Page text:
Sometimes, you listen to some songs, and the lyrics go entirely over your head because the beat is too good; it makes you want to dance or enjoy your time listening. As such, we miss the real meaning of certain songs altogether until we take a closer look at what the lyrics say. In other words, songs are more than what meets the ear.
1. “Every Breath You Take” by the Police
With a title like that, it’s a wonder no one realized this sooner. “Every Breath You Take” is a song from a stalker’s perspective, watching their victim from afar. They’re watching every breath and move their victim makes. Just take this song literally, and it will be a nightmare.
With that said, please stop playing this creepy song at your weddings. There are better love songs out there.
2. “Born in the USA” by Bruce Springsteen
There is a true irony to be had with this one, as countless politicians have used this song over the years to tout their traditional values and ideologies. “Born in The USA” talks about the mistreatment of veterans and the misguided wars they have to fight. It is a far cry from the whole “America is great” ideology that these politicians try to enforce.
Just watch the music video and read the lyrics to the song to understand that it’s about the condemnation of the war in Vietnam that ended in a whole lot of bloodshed.
3. “Hallelujah” by Leonard Cohen
Seeing how far this song evolved from its original meaning isn’t very comfortable. But that is because this song has over 80 different verses, with 12 or 13 verses recorded by its original singer and the rest considered “lost.”
“Hallelujah” is widely regarded as a religious or spiritual song due to its numerous references to characters in the Bible. However, it is actually about love gone wrong—specifically, a betrayal of love and a toxic relationship.
4. “Blackbird” by the Beatles
This song has a ton of symbolism, so it isn’t all that surprising that its meaning completely goes over everyone’s head. “Blackbird” is a commentary on the Civil Rights Movement occurring in America at the time, noting the struggle of African Americans. Sir Paul mentioned this in a college station radio interview.
Interestingly, such a delicate song could be about something impactful.
5. “Chandelier” by Sia
A popular song with solid emotions, “Chandelier” is not what you think it is. It is not just about partying or getting drunk. The song is about alcohol abuse and the depressed girl who’s on the road to self-destruction by getting drunk and numbing the pain. She distracts herself from the pain and acts as if she will only live as if tomorrow does not exist.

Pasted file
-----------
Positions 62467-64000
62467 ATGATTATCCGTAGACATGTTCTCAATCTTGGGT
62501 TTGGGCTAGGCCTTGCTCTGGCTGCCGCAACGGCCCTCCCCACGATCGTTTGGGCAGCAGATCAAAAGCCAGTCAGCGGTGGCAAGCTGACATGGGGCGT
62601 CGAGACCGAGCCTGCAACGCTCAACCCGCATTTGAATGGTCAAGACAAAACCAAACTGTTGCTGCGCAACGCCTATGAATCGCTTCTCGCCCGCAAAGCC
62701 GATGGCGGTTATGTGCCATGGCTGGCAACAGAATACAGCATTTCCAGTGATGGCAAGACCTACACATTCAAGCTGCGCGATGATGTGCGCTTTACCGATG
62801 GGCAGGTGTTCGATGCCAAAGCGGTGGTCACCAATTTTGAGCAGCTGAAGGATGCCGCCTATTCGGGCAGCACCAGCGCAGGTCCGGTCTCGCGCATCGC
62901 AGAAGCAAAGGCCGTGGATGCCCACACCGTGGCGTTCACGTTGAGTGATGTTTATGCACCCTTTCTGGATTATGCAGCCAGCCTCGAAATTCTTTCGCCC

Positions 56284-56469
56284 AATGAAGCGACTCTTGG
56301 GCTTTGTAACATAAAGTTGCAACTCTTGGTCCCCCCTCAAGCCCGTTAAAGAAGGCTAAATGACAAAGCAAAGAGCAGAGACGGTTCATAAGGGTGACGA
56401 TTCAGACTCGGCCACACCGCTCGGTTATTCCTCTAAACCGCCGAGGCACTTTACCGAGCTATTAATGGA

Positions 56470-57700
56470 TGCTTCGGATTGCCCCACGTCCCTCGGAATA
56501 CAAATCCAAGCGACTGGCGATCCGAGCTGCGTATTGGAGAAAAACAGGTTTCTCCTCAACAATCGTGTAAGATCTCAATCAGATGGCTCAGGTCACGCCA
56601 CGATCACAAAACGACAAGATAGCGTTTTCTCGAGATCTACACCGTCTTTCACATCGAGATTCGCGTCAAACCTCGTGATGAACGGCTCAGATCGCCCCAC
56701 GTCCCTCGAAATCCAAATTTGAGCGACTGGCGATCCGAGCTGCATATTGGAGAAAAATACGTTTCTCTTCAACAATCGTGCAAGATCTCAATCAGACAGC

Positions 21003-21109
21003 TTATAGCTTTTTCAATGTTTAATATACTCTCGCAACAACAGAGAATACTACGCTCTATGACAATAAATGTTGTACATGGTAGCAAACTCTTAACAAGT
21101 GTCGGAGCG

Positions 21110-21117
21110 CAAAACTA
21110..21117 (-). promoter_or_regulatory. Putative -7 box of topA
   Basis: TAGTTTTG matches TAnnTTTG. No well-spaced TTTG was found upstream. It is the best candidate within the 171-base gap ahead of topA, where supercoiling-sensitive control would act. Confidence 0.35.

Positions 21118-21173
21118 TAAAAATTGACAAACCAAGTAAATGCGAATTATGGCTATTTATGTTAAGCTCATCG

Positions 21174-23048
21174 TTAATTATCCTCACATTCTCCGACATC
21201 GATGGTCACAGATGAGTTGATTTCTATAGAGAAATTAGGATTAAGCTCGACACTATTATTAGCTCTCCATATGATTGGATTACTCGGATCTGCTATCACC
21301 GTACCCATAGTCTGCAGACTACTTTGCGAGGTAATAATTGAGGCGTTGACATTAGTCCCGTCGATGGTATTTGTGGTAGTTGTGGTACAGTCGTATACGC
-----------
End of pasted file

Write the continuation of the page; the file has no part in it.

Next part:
Hence, the whole swinging from a chandelier thing is born.
6. “Lust For Life” by Iggy Pop
This upbeat song, typically used by entertainment and cruise companies to showcase the greatness of life, is actually about drugs. If you pay closer attention to the lyrics, it’s all written right there. However, its upbeat tune and Iggy’s unclear pronunciation have everyone dancing around without a care.
7. “All I Want to Do Is Make Love to You” by Heart
It starts fine, like your typical passionate love song after a night together. But then you get to one verse where she says she used him to get pregnant, and the entire meaning changes. She admits that she baby-trapped him because her husband is infertile, and all she wants is a child.
In a way, it is still a song about love, just a different kind.
8. “Pink Houses” by John Mellencamp
Like “Born in the USA,” “Pink Houses” describes an all-American Dream fantasy that is all just a lie. It’s a sarcastic song that gets played at a lot of political campaigns, prompting the singer to tell them to stop. If you listen closely to its lyrics, it is a critique of America rather than a celebration of its values.
9. “Hey Ya” by Outkast
Here’s another song mistaken for a love song, but in actuality, it is more about the ending of a relationship or one going through a rough patch close to its end. Considering that it repeats its chorus continuously throughout the song, it is easy to see why the actual lyrics fly over everyone’s heads.
10. “White Wedding” by Billy Idol
Contrary to its title, “White Wedding” is as anti-wedding as possible. It is evident if you watch his music video, controversial as it is. The lyrics depict a shotgun wedding, which means that the bride is pregnant and they are hastily getting married. Billy’s sister having a shotgun wedding is said to inspire this sarcastic song.
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